The Princes of the Catholic Church in America tend to be discreet men with a passion for avoiding controversy. But the ecclesiastical uproar that erupted in Chicago last month could rival a Medici court—or the Vatican under the Borgias—in its unseemly intrigue. No less an authority than Chicago’s imperious archbishop, John Cardinal Cody, 73, was embroiled in a scandal involving power, money—and his relationship with a woman, Helen Dolan Wilson, 74. Wilson and Cody have known each other since childhood. In 1913 his maternal aunt married her widowed father, making Wilson and Cody step-cousins. Now, a blistering series of exposes in the Chicago Sun-Times has strongly implied that the head of the nation’s largest archdiocese enriched his relative at the expense of the Church. “They make me seem like a tramp—or a kept woman,” Wilson tearfully responded in the Chicago Tribune. “They’re accusing the Cardinal of being a thief and they are scandalizing me.”
The U.S. attorney in Chicago is investigating reports that Cody, over 15 years, diverted up to $1 million in Church funds for Wilson’s benefit. Wilson admits that in 1969 Cody lent her $21,000 (less than half of which she paid back) to build a posh vacation home in Boca Raton, Fla. She sold that home in 1972 to buy a luxurious condominium (now valued by neighbors at $250,000) in the same town. For six years she collected a salary from the Chicago Archdiocese, but employees say they never saw her in the chancery offices. “I have nothing to rebut,” Cody declared. He later stoutly maintained to a group of Catholic women that his enemies intended “to vituperate” the Church by “striking at its shepherd.”
What the furor has brought to light is the extraordinary lifelong relationship between the celibate septuagenarian and the divorced mother of two.
Born into an Irish-Catholic neighborhood in North St. Louis, Helen Dolan played as a child with young “Jack” Cody. “He would work for my Uncle Johnny for a quarter a week to snitch on the rest of us kids if we got on the railroad tracks,” she said. “He always had more sense than the rest of us.” They soon became fast friends. “Every Sunday,” Wilson recalled, “we’d go to our grandmother’s house and play church.” In 1926, when both were 19, Jack went to Rome to study for the priesthood. A year later Helen married David Beam Wilson. The union of the strictly raised Catholic girl and the Baptist proved unhappy, however, and ended in divorce in 1939, after two children.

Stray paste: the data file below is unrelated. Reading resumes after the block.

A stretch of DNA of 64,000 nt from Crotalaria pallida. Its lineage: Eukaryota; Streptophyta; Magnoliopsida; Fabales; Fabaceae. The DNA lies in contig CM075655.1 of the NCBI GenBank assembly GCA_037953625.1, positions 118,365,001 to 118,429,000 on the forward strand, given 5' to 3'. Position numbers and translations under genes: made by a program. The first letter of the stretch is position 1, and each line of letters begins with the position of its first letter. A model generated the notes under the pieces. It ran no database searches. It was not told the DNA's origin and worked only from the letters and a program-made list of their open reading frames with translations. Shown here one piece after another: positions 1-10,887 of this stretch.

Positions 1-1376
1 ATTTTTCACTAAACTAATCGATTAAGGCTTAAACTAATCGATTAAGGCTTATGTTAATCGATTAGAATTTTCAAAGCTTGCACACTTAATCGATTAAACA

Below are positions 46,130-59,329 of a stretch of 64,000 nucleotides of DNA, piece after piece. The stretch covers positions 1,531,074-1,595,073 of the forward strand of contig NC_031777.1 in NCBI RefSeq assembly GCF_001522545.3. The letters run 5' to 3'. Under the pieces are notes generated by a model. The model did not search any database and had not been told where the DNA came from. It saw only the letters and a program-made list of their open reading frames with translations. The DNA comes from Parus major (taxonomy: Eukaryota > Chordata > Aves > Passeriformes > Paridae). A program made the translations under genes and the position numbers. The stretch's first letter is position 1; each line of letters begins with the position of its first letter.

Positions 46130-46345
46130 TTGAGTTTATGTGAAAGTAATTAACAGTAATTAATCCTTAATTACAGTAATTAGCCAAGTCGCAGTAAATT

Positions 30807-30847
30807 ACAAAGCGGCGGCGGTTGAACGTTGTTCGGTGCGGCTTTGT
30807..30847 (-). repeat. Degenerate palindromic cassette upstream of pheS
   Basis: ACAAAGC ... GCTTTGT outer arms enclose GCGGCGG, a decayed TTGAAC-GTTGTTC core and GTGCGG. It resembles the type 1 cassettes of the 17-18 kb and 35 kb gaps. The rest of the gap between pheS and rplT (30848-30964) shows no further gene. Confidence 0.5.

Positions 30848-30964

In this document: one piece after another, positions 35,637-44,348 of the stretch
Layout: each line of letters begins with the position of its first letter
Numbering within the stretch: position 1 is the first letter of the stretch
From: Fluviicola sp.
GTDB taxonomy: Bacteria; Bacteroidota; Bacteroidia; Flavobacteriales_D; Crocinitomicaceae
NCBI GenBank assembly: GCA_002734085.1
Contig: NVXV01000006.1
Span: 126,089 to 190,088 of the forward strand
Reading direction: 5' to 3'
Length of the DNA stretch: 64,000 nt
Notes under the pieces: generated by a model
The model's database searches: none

Perhaps scarred by marriage, Wilson sought the company of one group of men with whom she could not fear matrimony. “She had priests in there all the time,” one former St. Louis neighbor recalls. In 1957 Wilson, another woman and a priest were questioned by police in suburban St. Louis for breaking into a house at 4 a.m. They explained to the authorities and the startled occupants that they had been returning from the anniversary celebration of another cleric’s ordination, panicked when their car was caught in a flash flood and sought help. The police released them later that morning.
That was the only public embarrassment in Wilson’s life—until two weeks ago. Certainly, Wilson, who once subsisted on $1 a month alimony and $50 child support, has not suffered through her relationship with Cody. In addition to Church jobs she held in St. Louis and Chicago during Cody’s service in those cities, her 46-year-old son David, an insurance agent, has received generous commissions from those sees and from New Orleans, where Cody was archbishop. When Cody moved from Louisiana to Chicago in 1965, Wilson followed four years later and settled into an expensive lakefront high-rise. In 1975 she moved back to St. Louis.
Cody has frequently visited Wilson, but even his enemies doubt that the relationship is more than platonic. When the story broke, Fr. Thomas Libera, chairman of the dissident Association of Chicago Priests, said: “This is not the particular pound of flesh we wanted.” Chicago Catholics—who have long faulted Cody for autocratic administration, secretive handling of funds and insensitivity to clergy and laity alike—say that the archbishop is reaping the legacy of decades of high-handedness. “This is not Abelard and Heloise,” says Loyola University psychologist and former priest Eugene Kennedy, a longtime Cody critic. “The real story here is that Cody is the Willy Loman of the American Church.”